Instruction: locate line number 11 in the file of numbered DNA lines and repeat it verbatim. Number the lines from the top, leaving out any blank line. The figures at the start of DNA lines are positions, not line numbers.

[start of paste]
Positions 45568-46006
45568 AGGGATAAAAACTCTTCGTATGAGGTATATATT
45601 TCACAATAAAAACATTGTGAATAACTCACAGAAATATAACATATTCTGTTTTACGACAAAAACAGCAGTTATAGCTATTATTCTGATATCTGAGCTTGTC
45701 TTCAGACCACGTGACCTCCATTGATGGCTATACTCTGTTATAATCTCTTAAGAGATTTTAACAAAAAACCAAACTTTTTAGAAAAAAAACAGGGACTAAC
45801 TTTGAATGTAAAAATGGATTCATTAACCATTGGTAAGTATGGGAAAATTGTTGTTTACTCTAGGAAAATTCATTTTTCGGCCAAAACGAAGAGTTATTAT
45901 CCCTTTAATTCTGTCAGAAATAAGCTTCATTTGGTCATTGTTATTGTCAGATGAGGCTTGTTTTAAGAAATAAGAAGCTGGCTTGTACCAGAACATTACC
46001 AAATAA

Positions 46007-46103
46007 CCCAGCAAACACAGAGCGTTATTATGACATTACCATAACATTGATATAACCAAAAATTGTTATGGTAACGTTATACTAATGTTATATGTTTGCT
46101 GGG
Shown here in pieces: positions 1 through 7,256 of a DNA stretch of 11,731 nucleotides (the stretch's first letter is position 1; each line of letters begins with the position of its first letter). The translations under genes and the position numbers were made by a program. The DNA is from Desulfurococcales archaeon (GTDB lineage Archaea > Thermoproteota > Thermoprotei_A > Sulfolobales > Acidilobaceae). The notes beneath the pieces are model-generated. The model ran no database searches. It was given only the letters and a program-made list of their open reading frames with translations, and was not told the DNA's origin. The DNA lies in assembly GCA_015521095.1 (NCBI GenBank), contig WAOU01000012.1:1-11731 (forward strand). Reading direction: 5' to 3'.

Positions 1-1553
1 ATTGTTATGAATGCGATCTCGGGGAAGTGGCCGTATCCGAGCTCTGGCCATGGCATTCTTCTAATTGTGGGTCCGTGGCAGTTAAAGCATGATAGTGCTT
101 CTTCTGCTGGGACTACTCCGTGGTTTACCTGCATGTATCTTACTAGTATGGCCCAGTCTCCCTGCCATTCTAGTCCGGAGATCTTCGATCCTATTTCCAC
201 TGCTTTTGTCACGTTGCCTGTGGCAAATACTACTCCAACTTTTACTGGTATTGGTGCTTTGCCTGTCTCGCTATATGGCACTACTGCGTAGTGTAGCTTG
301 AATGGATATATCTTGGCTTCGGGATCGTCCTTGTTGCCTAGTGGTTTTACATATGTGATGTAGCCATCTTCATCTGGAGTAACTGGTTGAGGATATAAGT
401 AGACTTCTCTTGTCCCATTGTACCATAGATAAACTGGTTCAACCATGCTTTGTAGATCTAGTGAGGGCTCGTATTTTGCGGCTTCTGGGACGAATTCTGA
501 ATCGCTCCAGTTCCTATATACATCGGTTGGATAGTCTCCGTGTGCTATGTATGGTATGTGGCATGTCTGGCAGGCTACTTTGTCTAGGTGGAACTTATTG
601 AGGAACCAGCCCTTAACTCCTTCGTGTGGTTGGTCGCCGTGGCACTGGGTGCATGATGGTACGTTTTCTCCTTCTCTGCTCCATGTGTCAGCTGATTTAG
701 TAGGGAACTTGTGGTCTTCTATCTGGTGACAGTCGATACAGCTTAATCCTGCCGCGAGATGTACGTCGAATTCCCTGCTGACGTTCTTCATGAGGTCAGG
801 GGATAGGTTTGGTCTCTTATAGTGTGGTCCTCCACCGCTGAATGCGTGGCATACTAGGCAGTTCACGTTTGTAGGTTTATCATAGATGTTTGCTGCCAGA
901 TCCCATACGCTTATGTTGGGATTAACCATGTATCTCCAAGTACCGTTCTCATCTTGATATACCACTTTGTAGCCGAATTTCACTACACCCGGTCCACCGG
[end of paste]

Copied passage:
Shown here in pieces: positions 1 through 7,256 of a DNA stretch of 11,731 nucleotides (the stretch's first letter is position 1; each line of letters begins with the position of its first letter). The translations under genes and the position numbers were made by a program. The DNA is from Desulfurococcales archaeon (GTDB lineage Archaea > Thermoproteota > Thermoprotei_A > Sulfolobales > Acidilobaceae). The notes beneath the pieces are model-generated. The model ran no database searches. It was given only the letters and a program-made list of their open reading frames with translations, and was not told the DNA's origin. The DNA lies in assembly GCA_015521095.1 (NCBI GenBank), contig WAOU01000012.1:1-11731 (forward strand). Reading direction: 5' to 3'.